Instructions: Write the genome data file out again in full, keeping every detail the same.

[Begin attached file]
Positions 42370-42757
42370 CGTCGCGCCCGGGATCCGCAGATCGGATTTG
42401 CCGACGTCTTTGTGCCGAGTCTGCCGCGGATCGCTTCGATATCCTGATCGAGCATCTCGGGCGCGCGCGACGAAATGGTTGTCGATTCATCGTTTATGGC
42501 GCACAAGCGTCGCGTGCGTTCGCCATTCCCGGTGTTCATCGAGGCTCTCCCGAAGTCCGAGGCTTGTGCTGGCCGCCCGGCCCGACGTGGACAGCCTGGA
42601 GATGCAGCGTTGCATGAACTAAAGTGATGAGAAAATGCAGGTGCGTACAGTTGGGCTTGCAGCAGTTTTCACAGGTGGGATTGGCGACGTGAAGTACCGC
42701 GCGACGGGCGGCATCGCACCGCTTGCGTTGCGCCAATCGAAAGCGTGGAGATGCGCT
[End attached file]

Positions 42370-42757
42370 CGTCGCGCCCGGGATCCGCAGATCGGATTTG
42401 CCGACGTCTTTGTGCCGAGTCTGCCGCGGATCGCTTCGATATCCTGATCGAGCATCTCGGGCGCGCGCGACGAAATGGTTGTCGATTCATCGTTTATGGC
42501 GCACAAGCGTCGCGTGCGTTCGCCATTCCCGGTGTTCATCGAGGCTCTCCCGAAGTCCGAGGCTTGTGCTGGCCGCCCGGCCCGACGTGGACAGCCTGGA
42601 GATGCAGCGTTGCATGAACTAAAGTGATGAGAAAATGCAGGTGCGTACAGTTGGGCTTGCAGCAGTTTTCACAGGTGGGATTGGCGACGTGAAGTACCGC
42701 GCGACGGGCGGCATCGCACCGCTTGCGTTGCGCCAATCGAAAGCGTGGAGATGCGCT